Overcoming the disconnect between the comfort of our modern life and the disappointment of character death requires a level of immersion. Embracing the TPK is a role playing decision and as such it requires strong in game motivation. Think of the movie 300, those men marched off to what they knew and understood to be certain death. They also understood why they were making that decision, beyond their loyalty to their King.
Building The Immersion
Ironically a player led initiative to end the campaign through a TPK is most often going to occur because the DM has done an outstanding job at making the players care about the game world. The level of immersion and the buy in from the players provides the necessary rationale for them to execute a TPK.
The players aren’t going to make this decision lightly and it isn’t going to happen early in the campaign. The players don’t know their PCs well enough early in the campaign for them to initiate a TPK. Also, it’s doubtful that any plot devices of significant consequence exists that would warrant the PCs to make this type of decision. It’s only as the story is built upon and the players become involved that the notion of a party driven TPK becomes remotely possible.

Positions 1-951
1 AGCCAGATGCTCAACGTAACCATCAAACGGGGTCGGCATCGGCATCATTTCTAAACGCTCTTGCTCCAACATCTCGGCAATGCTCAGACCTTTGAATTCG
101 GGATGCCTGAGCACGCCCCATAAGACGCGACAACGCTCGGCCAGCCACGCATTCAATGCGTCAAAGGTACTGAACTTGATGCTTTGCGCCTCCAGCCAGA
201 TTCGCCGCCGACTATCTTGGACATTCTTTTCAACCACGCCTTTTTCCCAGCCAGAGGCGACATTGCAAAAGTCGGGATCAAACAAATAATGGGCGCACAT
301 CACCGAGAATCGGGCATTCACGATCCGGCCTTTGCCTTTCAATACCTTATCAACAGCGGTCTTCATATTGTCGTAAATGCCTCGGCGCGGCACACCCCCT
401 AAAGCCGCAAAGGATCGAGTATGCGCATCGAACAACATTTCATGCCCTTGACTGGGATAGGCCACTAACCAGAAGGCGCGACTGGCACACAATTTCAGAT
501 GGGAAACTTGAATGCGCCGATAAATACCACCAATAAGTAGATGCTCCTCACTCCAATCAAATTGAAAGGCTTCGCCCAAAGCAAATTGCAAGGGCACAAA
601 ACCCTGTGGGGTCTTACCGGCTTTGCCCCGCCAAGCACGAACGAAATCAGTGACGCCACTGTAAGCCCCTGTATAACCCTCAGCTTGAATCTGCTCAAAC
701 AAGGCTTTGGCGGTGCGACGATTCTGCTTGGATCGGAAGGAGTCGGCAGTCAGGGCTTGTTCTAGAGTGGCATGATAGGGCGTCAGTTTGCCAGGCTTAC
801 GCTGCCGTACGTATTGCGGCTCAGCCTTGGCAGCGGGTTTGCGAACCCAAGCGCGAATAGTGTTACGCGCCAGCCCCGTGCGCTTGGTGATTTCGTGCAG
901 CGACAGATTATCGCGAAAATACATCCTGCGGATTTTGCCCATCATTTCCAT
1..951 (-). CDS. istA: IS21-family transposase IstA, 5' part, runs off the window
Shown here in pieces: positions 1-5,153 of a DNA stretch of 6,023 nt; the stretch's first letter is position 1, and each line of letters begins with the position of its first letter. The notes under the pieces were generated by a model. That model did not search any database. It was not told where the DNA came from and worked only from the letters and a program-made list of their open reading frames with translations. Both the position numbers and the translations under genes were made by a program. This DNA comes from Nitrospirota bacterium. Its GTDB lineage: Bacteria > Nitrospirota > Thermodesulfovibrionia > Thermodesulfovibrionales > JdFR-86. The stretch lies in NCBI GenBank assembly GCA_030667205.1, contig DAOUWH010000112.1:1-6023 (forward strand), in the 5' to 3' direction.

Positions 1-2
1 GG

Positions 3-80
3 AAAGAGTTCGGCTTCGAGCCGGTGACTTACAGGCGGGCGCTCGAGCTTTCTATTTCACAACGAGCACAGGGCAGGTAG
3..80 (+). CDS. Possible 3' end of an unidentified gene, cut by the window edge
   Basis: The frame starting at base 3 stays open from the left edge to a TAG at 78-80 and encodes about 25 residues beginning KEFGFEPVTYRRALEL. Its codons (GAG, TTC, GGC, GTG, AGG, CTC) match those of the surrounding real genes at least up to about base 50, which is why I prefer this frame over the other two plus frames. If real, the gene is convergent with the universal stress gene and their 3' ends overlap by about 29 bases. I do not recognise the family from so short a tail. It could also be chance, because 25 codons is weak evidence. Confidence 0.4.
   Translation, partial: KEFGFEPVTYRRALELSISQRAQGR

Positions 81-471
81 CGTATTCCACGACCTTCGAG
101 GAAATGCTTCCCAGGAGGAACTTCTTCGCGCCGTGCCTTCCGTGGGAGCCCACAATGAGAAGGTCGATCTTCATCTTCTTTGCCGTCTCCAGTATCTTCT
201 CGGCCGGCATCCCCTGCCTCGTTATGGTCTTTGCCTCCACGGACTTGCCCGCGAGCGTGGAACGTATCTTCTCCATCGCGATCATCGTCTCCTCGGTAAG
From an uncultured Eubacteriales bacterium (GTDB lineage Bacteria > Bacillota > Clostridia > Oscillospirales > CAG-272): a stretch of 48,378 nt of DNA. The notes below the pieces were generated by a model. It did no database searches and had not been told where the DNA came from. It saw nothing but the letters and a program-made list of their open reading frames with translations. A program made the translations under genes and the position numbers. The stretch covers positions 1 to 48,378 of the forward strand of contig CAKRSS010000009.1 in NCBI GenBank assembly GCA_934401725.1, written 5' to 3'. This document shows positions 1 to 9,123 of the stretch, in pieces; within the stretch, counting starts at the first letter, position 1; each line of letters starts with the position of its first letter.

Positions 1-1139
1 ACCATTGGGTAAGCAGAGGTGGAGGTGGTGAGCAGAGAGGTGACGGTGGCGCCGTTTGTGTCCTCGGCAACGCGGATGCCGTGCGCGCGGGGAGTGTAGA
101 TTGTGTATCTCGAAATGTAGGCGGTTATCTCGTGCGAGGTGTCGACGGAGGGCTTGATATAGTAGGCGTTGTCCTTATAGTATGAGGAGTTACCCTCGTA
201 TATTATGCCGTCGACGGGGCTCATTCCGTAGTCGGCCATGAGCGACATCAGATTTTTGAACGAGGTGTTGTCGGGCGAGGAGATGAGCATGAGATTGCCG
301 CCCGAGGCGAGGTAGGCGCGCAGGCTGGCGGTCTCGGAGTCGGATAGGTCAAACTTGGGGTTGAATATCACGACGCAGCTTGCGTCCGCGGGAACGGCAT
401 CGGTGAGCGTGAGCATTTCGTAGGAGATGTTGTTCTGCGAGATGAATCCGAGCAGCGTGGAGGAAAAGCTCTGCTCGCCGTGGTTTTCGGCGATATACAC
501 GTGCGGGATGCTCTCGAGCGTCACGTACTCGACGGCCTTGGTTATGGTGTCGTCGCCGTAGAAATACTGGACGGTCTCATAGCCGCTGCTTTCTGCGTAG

Committing To The Action
A player led TPK will occur when two critical elements align. First, the drama or point of action needs to be at a critical moment. A random encounter of no consequence isn’t going to generate this type of action or sense of purpose. More likely this moment will occur during a climactic moment of the campaign. Second, the encounter is just enough to push the PCs to the edge. They might begin questioning if they are going to survive at all. Healing surges are low and daily powers are expended.
It’s at this point that the players might wonder if they’d like the campaign to have an epic ending. By sacrificing themselves for the sake of the story or campaign an event will have been created that they will discuss at the gaming table for years to come. It’s a rare eventuality, but if this combination of events comes to pass so too might the party driven TPK.
More likely you’re going to have one player who decides that his PC will make the sacrifice allowing the party to complete its objective. While this will make for a heroic death it doesn’t have the same impact as the entire party deciding to sacrifice themselves for the greater good.
Has your party ever made the decision to sacrifice themselves for the sake of the game? Has the story the DM created been so compelling that it warranted the death of the entire party.